Communicating with Pocket Science Lab via USB and capturing and plotting sine waves

Design of PSLab combines the flexibility of Python programming language and the real-time measurement capability of micro-controllers.

PSLab, with its simple and open architecture allows users to use the tool for various measurements and to develop new experiments with simple functions written in python.

PSLab is interfaced and powered by USB port of the computer. For connecting external signals it has several input/output terminals as shown in the figure.

pslabdesign

Interfacing with the real world

Connecting to PSLab is as simple and straight forward as this…

>>> from PSL import sciencelab
>>> I = sciencelab.connect()     #Returns None if device isn't found
# An example function that measures voltage present at the specified analog input
>>> print I.get_average_voltage('CH1')

Various sensors can be connected to PSLab and data can be fetched with a simple python code as shown below…

>>> from PSL.SENSORS import HMC5883L #A 3-axis magnetometer
>>> M = HMC5883L.connect()
>>> Gx,Gy,Gz = M.getRaw()

The module sciencelab.py contains all the functions required for communicating with PSLab hardware. It also contains some utility functions. The class ScienceLab() contains methods that can be used to interact with the PSLab. The connect() function returns an object of this class if PSLab hardware is detected.

The initialization process does the following

* connects to tty device

* loads calibration values.

>>> from PSL import sciencelab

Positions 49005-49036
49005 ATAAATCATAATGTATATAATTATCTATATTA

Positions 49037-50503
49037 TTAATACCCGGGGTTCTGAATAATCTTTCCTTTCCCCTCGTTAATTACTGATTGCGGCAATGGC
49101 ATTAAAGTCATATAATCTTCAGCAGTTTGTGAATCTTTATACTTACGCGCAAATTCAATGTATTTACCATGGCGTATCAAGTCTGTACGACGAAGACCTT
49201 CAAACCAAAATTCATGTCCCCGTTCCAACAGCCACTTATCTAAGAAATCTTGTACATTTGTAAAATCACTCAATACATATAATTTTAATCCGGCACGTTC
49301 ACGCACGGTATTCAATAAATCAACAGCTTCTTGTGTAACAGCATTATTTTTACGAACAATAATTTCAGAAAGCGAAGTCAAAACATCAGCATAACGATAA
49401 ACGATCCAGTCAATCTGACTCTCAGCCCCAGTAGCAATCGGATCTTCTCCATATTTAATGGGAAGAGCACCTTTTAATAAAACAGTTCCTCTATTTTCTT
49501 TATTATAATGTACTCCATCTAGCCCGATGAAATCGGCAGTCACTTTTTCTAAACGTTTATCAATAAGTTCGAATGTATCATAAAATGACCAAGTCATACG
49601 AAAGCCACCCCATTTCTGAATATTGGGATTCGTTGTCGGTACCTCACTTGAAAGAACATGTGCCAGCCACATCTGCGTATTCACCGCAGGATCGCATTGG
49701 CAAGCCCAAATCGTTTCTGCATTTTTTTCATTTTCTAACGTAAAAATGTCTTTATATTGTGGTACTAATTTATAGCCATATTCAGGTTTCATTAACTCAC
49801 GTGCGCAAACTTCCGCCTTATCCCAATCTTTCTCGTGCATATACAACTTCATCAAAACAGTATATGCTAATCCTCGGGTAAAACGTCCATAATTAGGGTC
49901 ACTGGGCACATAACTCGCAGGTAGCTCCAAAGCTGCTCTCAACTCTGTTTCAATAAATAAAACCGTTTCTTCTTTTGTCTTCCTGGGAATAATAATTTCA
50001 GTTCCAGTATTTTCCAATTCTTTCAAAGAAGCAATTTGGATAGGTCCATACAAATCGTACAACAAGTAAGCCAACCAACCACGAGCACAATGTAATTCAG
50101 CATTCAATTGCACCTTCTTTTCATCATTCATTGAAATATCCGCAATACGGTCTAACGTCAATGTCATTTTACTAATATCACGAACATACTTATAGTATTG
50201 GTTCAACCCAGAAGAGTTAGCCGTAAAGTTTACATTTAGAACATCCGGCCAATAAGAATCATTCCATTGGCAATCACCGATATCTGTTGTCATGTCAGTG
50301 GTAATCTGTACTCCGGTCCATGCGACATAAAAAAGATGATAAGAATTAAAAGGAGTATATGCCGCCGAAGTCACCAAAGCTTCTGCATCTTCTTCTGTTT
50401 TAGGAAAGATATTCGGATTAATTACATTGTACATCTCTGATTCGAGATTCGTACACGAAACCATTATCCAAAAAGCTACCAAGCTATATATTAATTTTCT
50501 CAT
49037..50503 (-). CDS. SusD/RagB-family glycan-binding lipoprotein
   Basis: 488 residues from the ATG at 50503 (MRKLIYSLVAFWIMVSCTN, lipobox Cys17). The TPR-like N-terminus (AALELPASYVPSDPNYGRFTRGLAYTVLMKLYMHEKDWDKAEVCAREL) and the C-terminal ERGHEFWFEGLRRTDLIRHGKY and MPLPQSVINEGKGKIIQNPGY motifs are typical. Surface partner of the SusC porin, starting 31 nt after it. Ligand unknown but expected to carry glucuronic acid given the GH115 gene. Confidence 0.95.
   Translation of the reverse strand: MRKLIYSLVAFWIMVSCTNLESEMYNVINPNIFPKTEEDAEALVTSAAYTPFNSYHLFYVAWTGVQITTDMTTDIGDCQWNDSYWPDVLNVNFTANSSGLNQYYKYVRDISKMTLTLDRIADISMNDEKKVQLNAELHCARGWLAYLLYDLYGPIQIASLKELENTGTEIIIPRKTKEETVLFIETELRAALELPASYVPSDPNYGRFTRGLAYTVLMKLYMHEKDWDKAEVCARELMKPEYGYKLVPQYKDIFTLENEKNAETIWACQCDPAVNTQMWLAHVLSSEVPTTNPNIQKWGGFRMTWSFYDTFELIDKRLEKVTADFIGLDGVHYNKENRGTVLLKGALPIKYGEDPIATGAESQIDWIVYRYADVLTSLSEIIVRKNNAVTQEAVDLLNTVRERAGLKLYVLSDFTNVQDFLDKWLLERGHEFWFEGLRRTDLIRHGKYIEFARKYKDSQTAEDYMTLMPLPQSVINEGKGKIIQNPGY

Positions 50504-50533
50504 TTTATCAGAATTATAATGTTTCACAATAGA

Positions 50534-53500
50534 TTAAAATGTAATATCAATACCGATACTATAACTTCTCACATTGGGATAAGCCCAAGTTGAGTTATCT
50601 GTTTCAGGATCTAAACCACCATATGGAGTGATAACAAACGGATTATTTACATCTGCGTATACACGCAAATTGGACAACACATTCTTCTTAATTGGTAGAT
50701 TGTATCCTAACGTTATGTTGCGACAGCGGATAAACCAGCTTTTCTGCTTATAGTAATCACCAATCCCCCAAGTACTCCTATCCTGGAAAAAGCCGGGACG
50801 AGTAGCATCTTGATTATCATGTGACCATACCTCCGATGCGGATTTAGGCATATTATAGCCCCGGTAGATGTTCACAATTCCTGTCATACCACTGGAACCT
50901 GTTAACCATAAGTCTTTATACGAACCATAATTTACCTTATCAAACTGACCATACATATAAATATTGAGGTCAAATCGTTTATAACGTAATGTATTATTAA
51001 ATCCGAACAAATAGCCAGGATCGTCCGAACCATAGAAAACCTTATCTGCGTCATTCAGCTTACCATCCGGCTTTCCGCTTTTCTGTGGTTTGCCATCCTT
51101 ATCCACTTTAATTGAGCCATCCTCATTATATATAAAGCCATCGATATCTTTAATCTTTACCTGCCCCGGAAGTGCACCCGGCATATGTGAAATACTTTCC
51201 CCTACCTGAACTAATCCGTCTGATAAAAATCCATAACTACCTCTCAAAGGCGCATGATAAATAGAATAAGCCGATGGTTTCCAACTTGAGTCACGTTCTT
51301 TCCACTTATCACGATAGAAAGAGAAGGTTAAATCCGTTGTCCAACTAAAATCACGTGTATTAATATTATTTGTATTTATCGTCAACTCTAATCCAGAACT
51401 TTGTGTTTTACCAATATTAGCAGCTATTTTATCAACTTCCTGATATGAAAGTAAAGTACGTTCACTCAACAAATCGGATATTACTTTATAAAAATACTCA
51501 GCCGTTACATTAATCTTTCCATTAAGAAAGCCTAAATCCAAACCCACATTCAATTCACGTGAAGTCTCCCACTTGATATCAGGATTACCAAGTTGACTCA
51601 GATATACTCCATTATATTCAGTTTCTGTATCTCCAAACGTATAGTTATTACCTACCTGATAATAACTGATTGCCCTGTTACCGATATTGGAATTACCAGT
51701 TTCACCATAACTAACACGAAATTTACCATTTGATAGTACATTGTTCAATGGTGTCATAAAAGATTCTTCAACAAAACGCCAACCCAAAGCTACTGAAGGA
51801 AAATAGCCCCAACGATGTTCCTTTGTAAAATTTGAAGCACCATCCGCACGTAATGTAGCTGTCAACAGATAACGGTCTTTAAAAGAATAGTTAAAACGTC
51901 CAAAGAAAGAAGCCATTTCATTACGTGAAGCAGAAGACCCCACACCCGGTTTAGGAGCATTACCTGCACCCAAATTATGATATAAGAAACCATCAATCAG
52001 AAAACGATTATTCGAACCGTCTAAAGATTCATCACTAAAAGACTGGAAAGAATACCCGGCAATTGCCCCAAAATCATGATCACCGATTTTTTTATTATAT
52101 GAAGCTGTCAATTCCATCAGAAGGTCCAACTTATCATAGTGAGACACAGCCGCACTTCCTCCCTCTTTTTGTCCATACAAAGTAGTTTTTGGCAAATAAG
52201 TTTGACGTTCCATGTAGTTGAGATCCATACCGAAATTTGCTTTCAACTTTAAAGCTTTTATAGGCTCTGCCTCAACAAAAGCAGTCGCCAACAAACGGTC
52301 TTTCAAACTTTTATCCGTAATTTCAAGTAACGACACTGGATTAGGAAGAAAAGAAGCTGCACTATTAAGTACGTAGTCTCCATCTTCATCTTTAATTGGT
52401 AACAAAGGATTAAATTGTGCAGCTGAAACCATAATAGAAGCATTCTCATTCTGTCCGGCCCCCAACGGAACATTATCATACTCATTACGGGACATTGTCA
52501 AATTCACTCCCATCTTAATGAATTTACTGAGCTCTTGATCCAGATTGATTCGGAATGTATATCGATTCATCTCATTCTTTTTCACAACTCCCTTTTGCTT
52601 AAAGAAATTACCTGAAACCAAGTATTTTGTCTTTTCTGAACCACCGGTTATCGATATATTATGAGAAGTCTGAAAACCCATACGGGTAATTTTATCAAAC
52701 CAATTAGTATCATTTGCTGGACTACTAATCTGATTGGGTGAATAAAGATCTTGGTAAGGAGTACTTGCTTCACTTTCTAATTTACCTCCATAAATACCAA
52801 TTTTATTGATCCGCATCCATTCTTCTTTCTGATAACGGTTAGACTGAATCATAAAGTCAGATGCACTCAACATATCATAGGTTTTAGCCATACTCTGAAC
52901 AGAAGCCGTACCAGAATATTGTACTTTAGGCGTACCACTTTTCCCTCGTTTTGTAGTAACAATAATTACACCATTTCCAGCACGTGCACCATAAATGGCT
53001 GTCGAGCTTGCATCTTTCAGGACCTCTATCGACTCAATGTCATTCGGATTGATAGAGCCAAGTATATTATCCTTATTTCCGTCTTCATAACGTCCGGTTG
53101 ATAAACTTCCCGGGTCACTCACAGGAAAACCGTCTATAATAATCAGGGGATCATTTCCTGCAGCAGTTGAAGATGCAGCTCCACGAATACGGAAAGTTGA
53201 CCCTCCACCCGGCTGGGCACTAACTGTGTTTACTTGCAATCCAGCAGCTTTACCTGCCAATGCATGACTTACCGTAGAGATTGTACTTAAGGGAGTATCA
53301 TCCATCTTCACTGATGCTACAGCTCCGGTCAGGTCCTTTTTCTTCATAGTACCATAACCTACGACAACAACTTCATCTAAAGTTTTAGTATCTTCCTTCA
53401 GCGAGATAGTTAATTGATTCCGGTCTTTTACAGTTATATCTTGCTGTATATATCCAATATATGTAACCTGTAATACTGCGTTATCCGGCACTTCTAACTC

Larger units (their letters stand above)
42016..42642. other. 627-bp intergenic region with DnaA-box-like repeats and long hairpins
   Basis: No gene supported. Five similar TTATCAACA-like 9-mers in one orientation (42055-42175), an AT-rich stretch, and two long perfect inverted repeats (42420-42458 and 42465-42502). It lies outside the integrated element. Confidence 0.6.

>>> I = sciencelab.connect()
>>> print I
<PSL.sciencelab.ScienceLab instance at 0x7fe9a7bf0e18>

After initiating this class, its various function calls will allow access to all the features built into the device. Some examples showing the use of few function calls are given below…

Example 1: Capturing and plotting a sine wave

The function call used,

capture1(self,ch,ns,tg,*args,**kwargs)

Arguments

  • ch  : Channel to select as input. [‘CH1′..’CH3′,’SEN’]
  • ns  :  Number of samples to fetch. Maximum 10000
  • tg   :  Time gap between samples in microseconds

Example Program

Connect WG1 to CH1 and run the following code.

>>> from pylab import *
>>> from PSL import sciencelab
>>> I=sciencelab.connect()
>>> I.set_gain('CH1', 3) # set input CH1 to +/-4V range
>>> I.set_sine1(1000) # generate 1kHz sine wave on output W1
>>> x,y = I.capture1('CH1', 1000, 10) # digitize CH1 1000 times, with 10 usec interval
>>> plot(x,y)
>>> show()

For running the script in IDE, one should define source code encoding, add this to the top of your script:

# -*- coding: utf-8 -*-

The output of the program is here…

sine1

Example 2 : Capturing two sine waves and plotting

The function call used,

capture2(self,ns,tg,TraceOneRemap='CH1')

Arguments